Let’s have a look at some Fun Food Phrases from around the world!
From angels tiddling on your tongue to sliding on a prawn sandwich, food has played a starring role in sayings around the world. No celebration is complete without food, so let’s play tribute to the wonderful way our cuisine helps to shape our culture and literature.
From the Mad Hatter’s tea party in Alice in Wonderland to the romantic film “Chocolat”, food has stirred the emotions from comic moments to sheer horror .(Can anyone hear the words liver and Chianti in the same sentence without conjuring up images of Hannibal Lecter?).
So it’s no wonder that food also features heavily in phrases and sayings around the world. We’ve heard some strange ones in our time and we’ve picked our top 10.
Here Are Our Top Ten Fun Food Phrases Which Get Lost In Translation
Saying it like it is
In France they say ‘les carottes sont cuites’ meaning ‘the carrots are cooked’. It’s a curious way of telling people to move on. What’s done is done, it cannot be changed so accept it. In English, we would say ‘there’s no use crying over spilt milk’ to indicate you can’t undo what’s happened.
‘Att glida in på en räkmacka’ is Swedish for ‘to slide on a prawn sandwich’. It refers to someone who’s lived on Easy Street making money and rewards without having to work for it. It reminds us of when former Manchester United captain Roy Keane hit out at the prawn sandwich brigade who turn up to football matches to sit in the corporate boxes, enjoy the hospitality but not get behind the team.
Food is often used to describe being in a crowded place – jam-packed or to be packed like sardines which are tightly squashed into those little tins. The Japanese turn to tubers to describe the sensation by saying ‘Imo wo arau y?’ – ‘like washing potatoes’.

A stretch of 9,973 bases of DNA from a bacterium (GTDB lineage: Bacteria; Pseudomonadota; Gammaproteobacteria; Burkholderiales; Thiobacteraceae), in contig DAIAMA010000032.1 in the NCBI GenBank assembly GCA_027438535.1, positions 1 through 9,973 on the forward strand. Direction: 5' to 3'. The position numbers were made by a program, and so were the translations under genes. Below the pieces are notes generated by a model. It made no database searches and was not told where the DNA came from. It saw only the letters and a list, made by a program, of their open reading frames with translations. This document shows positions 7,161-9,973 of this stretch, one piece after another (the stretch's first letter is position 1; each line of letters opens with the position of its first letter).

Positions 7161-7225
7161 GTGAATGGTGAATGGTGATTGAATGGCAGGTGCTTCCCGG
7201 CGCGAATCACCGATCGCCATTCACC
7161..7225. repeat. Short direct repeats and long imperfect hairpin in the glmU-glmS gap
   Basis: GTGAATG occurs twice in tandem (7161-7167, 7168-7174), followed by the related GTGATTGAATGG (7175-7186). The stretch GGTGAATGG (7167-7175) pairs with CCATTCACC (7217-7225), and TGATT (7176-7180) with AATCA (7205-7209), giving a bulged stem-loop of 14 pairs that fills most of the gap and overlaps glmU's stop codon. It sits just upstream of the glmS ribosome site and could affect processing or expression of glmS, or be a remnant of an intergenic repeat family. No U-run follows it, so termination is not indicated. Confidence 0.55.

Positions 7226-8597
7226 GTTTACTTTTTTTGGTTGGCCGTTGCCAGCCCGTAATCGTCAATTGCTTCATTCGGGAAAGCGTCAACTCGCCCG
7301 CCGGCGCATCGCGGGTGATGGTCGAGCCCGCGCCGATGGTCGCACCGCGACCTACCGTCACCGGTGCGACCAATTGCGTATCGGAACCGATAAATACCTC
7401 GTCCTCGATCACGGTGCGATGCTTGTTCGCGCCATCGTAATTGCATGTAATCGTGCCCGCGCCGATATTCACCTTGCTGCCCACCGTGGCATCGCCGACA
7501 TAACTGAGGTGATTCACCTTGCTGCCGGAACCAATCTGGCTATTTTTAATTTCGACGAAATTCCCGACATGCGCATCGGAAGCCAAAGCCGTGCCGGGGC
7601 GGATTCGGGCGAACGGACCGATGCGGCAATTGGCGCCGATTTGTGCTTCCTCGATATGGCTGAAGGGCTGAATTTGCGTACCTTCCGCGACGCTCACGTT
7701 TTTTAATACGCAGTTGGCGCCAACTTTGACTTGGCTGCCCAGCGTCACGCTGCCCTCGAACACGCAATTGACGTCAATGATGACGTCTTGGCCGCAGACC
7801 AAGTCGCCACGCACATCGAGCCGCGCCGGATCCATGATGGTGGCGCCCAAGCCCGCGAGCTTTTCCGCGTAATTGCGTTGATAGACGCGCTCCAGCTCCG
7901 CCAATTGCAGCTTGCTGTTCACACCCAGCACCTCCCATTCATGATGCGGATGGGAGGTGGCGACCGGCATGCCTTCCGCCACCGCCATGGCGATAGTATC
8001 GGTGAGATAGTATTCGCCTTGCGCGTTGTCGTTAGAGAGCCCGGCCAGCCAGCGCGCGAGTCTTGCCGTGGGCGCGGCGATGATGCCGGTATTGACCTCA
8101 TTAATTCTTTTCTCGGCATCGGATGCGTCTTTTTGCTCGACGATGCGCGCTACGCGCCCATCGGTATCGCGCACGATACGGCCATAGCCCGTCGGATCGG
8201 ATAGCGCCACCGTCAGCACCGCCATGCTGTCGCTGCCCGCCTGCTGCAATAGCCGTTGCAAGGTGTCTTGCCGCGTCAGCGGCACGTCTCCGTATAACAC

The Spanish shrug
‘Me importa un pepino’ literally translates as ‘a cucumber is important to me’ but what someone actually means is ‘I couldn’t care less’. It’s similar to the English saying ‘I don’t give a fig’. We suggest when you try this in Spain, you shrug your shoulders for extra emphasis.
Landing butter side up
In Poland, they like their sayings short and sweet. ‘Bulka z maslem’ means ‘bread and butter’ and signifies easy work or a walk in the park as we’d say in Britain. I suppose it’s as easy as spreading butter on your bread.
If someone is not seeing what is plainly in front of them, they’re said to have tomatoes on their eyes in Germany – Tomaten auf den Augen haben. It means you’re not aware of a situation or paying attention.
It gets wurst!
Even stranger is the German saying, ‘alles hat ein ende, nur die wurst hat zwei’ – ‘everything has an end; only a sausage has two”. This is an old saying which became even more famous through a song by German musician Stephan Remmler in 1986. It means everything comes to an end (except the sausage of course).
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‘Iets voor een appel en een ei kopen’ translates from the Dutch as ‘buy something for an apple and egg’ to imply you’ve bagged yourself a bargain and bought cheaply.
Even more expressive is the Dutch phrase ‘alsof er een engeltje over je tong piest’ – as if an angel wees on your tongue. It’s a delightful way of saying the food tastes divine. We think this is a naughty but nice way to describe the sensation of eating quality food.
You would expect the Italians to have plenty of sayings referring to food – and you’d be right. A common saying is ‘in mezzo come il prezzemolo’ meaning ‘to be in the middle of everything, like parsley’. You would use it to describe someone who is always meddling or in the way. Parsley is sprinkled liberally over many dishes and is the top garnish in many restaurants, therefore it makes perfect sense to use this herb as a metaphor in this manner.
Learning about different countries, cultures and customs is a really fun way to help us learn languages.
What other fun food phrases do you know? Please share them with us!